As for why it wasn't paid by legal aid, and whether these defendants would have been eligible for legal aid? Eligibility first: Few people have a spare $1 million lying around. I doubt these defendants did. So even if they started out ineligible for legal aid, they would have become eligible for it pretty quickly as their assets got eaten up by legal fees. And there are good reasons to have some other body pay it, other than legal aid: legal aid gets a set amount of funding each year. Other bodies have more discretionary funding. It may be entirely appropriate that large special expenditures that might normally be covered by legal aid be covered by another fund, so that legal aid can continue to fund more usual cases.

    And finally - but by no means least importantly - should we be giving top-notch legal representation to people charged with terrorism offences? You bet! The Dietrich principle makes that clear. Essentially, that says that the court should not let a trial proceed if the court thinks the trial will be unfair. One indication of unfairness is inadequate legal representation. The Sydney terrorism trial was always going to be complex - the legislation was new, the case was enormous. In order to ensure that the trial was as fair as possible, we, the community, needed to ensure that the defendants had good legal representation.

  2. Oh yikes, sorry for the essay! I have a problem with noticing how long a comment is when it's in a little comment box, and even the preview had a scroll bar.

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  4. Stress not about the essay!

    Funny that you should say they deserve it - I was actually arguing at lunch time today that all defendants should have as much to spend on their defense as the government spends on their prosecution. I utterly agree.

    Would Legal Aid have provided more than 3 lawyers each? I ask this out of curiosity, not because I think the wrong thing was done here.

    In the end, I guess my point was, if there is a question to be answered, it's not about why these people got the money, it's that if there was anything spent above and beyond - why? There may be no question to answer at all, but if there is, they are SO asking the wrong one!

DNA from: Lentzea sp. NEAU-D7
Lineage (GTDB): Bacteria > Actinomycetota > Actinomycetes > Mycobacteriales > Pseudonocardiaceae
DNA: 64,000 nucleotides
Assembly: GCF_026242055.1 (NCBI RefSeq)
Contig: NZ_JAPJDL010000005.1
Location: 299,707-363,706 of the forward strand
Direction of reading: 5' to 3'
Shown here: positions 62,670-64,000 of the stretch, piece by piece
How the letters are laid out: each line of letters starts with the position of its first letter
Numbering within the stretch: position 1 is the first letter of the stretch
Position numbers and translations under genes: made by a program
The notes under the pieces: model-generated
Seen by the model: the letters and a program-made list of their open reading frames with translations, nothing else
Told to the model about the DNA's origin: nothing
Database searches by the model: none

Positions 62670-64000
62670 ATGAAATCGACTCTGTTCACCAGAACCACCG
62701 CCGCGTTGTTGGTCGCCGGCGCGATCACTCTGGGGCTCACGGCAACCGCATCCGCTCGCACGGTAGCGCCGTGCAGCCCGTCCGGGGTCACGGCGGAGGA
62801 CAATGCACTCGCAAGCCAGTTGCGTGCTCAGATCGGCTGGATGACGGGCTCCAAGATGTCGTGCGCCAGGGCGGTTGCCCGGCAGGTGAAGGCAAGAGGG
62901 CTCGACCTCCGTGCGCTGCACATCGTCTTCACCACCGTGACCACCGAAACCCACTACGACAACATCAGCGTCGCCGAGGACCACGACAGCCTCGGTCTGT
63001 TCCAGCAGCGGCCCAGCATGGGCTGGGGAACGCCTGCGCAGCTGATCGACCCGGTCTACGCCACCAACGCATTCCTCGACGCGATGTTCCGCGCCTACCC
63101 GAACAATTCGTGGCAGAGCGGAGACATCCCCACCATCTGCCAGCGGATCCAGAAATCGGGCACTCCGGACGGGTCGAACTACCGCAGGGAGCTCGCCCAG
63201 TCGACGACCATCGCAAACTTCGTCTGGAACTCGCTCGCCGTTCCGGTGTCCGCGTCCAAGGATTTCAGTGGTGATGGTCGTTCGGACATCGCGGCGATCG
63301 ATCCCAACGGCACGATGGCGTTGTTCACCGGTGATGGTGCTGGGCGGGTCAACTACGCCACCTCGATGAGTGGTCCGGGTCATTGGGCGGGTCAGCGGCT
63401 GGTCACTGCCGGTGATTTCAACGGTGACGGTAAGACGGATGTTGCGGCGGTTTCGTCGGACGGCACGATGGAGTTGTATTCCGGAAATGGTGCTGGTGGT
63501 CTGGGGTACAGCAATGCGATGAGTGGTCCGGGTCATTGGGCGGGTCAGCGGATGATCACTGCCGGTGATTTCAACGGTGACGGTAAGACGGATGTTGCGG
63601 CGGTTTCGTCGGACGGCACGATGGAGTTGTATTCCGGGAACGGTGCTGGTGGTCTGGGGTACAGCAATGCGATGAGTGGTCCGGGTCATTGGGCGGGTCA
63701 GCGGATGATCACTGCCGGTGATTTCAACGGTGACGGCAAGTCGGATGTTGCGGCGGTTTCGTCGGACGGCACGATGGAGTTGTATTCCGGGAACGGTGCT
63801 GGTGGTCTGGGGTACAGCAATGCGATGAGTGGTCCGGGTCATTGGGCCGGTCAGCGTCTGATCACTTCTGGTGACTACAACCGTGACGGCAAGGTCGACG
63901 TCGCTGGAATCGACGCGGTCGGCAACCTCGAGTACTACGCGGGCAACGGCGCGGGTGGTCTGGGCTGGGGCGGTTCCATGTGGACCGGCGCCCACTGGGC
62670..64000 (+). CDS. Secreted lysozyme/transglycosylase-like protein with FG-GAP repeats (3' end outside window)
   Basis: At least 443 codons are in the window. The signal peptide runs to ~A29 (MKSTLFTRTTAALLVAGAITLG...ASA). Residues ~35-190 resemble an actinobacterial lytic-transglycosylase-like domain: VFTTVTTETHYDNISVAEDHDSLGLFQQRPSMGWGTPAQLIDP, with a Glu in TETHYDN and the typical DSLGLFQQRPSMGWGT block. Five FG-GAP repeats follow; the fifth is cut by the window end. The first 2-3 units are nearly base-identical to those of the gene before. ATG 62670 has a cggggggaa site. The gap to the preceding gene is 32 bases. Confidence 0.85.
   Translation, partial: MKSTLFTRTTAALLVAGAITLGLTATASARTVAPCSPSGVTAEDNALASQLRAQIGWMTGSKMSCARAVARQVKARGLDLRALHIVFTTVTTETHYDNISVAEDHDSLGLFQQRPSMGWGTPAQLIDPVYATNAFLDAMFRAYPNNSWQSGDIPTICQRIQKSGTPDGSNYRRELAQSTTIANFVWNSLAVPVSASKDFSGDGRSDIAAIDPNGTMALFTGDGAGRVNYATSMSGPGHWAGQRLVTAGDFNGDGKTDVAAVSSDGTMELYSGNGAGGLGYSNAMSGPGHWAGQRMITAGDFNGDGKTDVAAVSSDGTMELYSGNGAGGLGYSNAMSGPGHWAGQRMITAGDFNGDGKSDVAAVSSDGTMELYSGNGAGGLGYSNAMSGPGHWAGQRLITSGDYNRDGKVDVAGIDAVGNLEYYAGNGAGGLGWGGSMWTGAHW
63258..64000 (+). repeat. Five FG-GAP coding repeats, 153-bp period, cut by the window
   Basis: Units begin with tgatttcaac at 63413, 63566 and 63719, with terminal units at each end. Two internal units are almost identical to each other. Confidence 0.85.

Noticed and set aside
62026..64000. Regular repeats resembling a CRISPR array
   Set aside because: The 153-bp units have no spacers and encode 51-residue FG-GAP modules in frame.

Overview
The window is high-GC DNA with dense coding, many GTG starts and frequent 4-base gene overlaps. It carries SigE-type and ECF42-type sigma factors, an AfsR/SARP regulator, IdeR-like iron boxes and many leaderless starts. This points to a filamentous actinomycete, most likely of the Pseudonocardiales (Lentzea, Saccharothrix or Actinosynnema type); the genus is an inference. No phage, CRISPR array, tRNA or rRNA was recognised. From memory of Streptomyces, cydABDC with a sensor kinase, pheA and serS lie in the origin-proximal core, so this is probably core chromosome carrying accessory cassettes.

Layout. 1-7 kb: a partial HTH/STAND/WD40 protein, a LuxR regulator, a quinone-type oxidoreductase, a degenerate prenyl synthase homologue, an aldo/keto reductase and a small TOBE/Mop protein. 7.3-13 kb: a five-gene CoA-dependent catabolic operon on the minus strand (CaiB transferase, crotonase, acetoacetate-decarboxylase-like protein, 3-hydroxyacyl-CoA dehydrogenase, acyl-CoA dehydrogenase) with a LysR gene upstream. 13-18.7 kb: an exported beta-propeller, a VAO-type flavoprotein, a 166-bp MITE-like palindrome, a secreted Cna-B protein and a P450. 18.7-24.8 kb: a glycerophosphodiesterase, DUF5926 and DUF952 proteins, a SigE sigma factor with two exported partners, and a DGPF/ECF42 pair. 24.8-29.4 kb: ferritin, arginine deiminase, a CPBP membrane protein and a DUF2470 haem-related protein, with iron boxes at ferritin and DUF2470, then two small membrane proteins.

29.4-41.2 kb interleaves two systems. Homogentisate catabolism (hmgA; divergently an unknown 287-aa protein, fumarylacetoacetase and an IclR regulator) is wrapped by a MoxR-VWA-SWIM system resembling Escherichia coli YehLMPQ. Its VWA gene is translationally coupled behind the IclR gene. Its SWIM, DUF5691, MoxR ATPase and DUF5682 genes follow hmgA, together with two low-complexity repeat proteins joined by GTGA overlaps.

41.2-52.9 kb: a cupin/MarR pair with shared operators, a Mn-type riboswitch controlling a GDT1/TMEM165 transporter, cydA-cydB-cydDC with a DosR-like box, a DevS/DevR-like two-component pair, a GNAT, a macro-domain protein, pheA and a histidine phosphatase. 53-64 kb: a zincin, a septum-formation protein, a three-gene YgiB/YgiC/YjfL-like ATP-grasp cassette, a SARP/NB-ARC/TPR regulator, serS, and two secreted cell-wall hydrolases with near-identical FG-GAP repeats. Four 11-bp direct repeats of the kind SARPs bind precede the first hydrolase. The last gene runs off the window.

5. Short answer to whether Legal Aid would have provided more than three lawyers: I'm not sure what is normal, and the answer is probably "it depends", but I can imagine that there would be a pretty strong argument in a case like this that a Legal Aid grant should cover more than three lawyers, and so there would be a pretty strong chance that (if Legal Aid were covering the costs) the grant would cover more than three lawyers.

    Re equivalence: I agree, but keep in mind that direct equivalence in a case like this is not straightforward. My guess is that the cost of the prosecution would have been more than the cost per defendant, but less than the total cost for all of the defendants. However, the fact that the defendants were tried together would have represented significant cost savings for the prosecution (not so much for the defendants, as each has a right to be separately represented), and that also has to be taken into account.

    All in all, I agree with you that if more money than would be usual was spent on these particular defendants, we should be asking questions. However, my back-of-the-envelope calculations suggest that we're probably in the realm of what would be expected for a trial of this length.

    It will be interesting to see how the government actually answers (or has answered), especially if they provide a breakdown of cost. Once the aph site is back, we might be able to take a look.

  6. Good point re: single prosecution/multiple defendants. I ran into major objections to the concept, so I didn't get to thinking about the details.

    I also agree it would be interesting to know how the Government has responded, and I accept that there may just be no questions to answer. I continue to be stunned that people think we shouldn't be spending money on defending people in our justice system though.